I’ve ended up in Redhill, Surrey, for the moment. It’s a railway town, with predominantly Victorian housing stock, and a town centre that was rebuilt during the 1980s. It reminds me a lot of a large Australian country town like Bathurst, combined with the rural north-west of Sydney where I grew up. It’s probably a combination of surroundings, climate and demographic.
I’ve made some additional tools for this post, an annotated googlemap, and a Flickr set which you may find interesting.
Redhill is about half hour by train from London. It’s just outside the M25 that rings London, and is essentially a satellite town for the nearby city of Reigate, as well as a commuter town for London. There are a number of finance businesses located here, so the centre of town is bustling at lunch, and therefore supports a number of eateries and retail shops. That being said, there’s no stand-out place to eat or to socialise in except the pubs which means it’s a good place to live, but not an outstanding place. I’ve taken to getting my morning coffee from the local Costa, which is a chain maybe a few steps above Starbucks. At least they have soy milk, actually know what a macchiato is, and offer fair-trade at no extra charge.
The centre of town has grown up along two cross streets, which have been converted into pedestrian only spaces. A line of trees planted down the south arm of the cross have had circular solid benches built around them, a pleasant place to sit and wait for certain men to go on their lunch break. The north arm is under a glass arched cover, with small black benches to sit on. This end is closer to the local Sainsburys.
To my eye the town seems to be divided between these two spaces, in terms of where you will wait for a friend, or eat lunch. The north arm seems to be more chavs (bogans in Australian parlance), whereas the south arm seems to be more porfessional. This split exemplifies the town in general, with both groups existing, but not necessarily mixing.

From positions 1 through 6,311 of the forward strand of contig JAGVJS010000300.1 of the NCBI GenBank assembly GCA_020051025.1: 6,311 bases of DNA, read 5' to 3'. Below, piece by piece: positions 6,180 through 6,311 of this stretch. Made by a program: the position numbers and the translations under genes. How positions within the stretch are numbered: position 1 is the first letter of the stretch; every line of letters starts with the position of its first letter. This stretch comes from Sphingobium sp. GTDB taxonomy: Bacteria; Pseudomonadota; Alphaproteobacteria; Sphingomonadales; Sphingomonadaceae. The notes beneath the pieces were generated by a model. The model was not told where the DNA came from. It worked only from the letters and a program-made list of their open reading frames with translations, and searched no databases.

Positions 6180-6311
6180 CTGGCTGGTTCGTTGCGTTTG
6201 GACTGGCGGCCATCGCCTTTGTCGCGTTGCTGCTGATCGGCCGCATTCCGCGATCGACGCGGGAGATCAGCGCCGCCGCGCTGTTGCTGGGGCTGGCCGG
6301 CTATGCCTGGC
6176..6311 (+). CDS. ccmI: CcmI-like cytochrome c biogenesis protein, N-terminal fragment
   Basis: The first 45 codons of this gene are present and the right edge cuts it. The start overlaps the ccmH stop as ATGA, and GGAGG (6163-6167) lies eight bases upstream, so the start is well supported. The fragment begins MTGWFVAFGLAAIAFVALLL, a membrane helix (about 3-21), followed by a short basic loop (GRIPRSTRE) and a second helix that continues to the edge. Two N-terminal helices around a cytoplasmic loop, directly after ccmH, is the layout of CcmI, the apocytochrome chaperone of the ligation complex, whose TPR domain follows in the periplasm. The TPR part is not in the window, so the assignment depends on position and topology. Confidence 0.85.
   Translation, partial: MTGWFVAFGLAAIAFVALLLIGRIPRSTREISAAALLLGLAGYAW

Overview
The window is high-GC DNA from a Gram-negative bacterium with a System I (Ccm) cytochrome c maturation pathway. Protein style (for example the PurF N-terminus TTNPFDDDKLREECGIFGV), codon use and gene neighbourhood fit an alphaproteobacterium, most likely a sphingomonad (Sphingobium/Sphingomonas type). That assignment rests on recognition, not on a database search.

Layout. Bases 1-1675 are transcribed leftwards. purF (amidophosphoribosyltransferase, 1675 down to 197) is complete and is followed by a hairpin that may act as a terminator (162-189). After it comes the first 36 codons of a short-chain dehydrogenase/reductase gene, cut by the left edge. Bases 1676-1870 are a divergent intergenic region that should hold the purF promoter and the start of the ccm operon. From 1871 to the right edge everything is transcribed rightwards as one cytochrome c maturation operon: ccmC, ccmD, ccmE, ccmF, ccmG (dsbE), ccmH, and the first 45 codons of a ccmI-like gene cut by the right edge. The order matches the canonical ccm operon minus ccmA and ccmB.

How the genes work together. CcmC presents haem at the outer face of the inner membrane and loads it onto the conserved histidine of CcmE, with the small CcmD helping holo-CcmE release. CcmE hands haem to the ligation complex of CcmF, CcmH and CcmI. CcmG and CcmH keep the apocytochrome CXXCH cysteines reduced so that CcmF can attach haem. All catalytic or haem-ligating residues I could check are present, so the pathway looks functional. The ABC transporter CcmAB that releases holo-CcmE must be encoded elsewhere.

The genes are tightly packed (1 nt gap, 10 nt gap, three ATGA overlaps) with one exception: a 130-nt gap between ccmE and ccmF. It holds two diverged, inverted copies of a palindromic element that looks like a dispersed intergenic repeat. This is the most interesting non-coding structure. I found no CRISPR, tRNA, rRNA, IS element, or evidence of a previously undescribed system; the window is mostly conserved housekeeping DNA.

There are a number of pubs. Our ‘local’ is the Junction, right in the middle of town, which has frequently been referred to as a pub attempting to be a wine bar. This does mean it’s quieter and a bit trendier than other pubs in the area. Seems fine to me.
One of the things I notice about the area (and England in general) are the gardens and greenery. Gardens of all sizes, in almost any available space. Colour and greenery. Some of which have been there for years and grown into a lovely, but pretty mess. Some of which you know was recently purchased and bought to bring a shot of spring colour into a landscape that was recently wintery and grey.
There’s a local market here every Thursday and Saturday, which means there’s a butcher, fishmonger and fruit and veg stall which I can visit on a regular basis in an attempt to maintain seasonally based eating. To compliment this there’s a Delicatessen and fine food store on the hill behind the house, which sells the other small items I need for my cooking, and they do a decent coffee, although there’s nowhere to sit and enjoy it.
I’m sure there’ll be more to say about the town as time progresses, but this is enough for a introduction and backgrounder.
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